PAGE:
The two main parties in the alliance are Mangosuthu Buthelezi's Inkatha Freedom Party and the retired generals' separatist Afrikaner Volksfront. Each have been issuing threats of war since their delegations pulled out of constitutional negotiations in July.
Will they take part or won't they? If not, will they mount a violent campaign to sabotage the elections? Will South Africa become another Bosnia? Without questions such as these the news out of South Africa would be pretty thin on the ground.
No doubt exists that Nelson Mandela's African National Congress will win the election by a landslide and that F W de Klerk's National Party will come a safe but distant second. The ANC and the NP government are working closely together within the Transitional Executive Council (TEC) to ensure the elections are free and fair. Yesterday they and their allies decided that polling would be conducted over three days, on 27, 28, 29 April.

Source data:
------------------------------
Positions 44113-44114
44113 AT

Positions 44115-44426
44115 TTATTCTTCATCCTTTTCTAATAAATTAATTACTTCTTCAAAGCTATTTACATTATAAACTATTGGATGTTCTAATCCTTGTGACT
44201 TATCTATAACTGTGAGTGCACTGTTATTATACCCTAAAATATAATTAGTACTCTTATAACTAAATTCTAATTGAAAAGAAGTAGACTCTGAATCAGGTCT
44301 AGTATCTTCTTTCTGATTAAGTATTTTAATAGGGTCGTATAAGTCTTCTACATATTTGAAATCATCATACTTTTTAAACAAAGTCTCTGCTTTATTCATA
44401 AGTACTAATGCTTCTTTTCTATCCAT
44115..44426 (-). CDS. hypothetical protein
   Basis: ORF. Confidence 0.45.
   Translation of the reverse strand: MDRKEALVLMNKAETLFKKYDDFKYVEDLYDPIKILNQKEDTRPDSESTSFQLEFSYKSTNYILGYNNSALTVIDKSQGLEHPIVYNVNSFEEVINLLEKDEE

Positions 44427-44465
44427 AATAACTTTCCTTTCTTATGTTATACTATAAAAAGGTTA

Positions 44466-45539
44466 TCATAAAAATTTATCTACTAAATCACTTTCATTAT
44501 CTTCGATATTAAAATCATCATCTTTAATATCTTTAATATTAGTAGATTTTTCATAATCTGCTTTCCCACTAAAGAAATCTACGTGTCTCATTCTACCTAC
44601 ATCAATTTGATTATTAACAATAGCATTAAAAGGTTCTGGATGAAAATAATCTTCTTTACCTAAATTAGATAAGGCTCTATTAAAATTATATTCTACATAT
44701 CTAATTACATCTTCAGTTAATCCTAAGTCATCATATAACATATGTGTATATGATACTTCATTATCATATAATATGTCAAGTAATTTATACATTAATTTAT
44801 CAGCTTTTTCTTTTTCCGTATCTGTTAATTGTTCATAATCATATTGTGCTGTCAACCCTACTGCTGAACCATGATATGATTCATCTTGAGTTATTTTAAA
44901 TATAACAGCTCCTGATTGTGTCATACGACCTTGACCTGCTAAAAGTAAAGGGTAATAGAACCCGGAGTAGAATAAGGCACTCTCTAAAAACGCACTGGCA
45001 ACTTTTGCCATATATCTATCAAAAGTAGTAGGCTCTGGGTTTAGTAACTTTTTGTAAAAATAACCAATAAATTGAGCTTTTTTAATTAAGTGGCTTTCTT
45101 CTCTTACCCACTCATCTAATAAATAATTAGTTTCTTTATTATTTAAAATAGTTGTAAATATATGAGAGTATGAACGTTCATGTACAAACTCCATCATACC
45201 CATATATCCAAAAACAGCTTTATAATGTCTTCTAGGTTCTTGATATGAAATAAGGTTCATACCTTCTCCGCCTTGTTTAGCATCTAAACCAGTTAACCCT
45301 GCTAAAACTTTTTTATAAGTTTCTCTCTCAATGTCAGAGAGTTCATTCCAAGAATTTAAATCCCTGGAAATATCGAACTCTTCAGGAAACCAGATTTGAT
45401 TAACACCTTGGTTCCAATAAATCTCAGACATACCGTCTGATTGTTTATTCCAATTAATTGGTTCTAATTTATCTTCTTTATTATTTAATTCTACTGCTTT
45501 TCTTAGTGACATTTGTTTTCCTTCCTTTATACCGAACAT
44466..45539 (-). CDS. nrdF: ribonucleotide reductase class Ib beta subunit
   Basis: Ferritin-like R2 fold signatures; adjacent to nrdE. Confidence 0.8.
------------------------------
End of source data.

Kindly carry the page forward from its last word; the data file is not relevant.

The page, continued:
As a first step towards creating a new national defence force, the ANC military wing and the army are training a joint National Peacekeeping Force to watch over the elections. The TEC yesterday picked Brigadier Gabriel Ramushwana, the military ruler of the nominally independent black homeland of Venda, as commander of the force.
Given that up to 3,000 journalists are expected in South Africa over the next three months, and given the colossal amounts of money the television networks have committed to the cause, the FA is performing something of a service for the international media, if not necessarily for the country.
Since the new constitution was drawn up in November the FA's threats have become increasingly shrill. But simultaneously the FA it has been negotiating, separately and jointly, with the government and the ANC in an effort to reach what it has become fashionable to describe as an inclusive solution.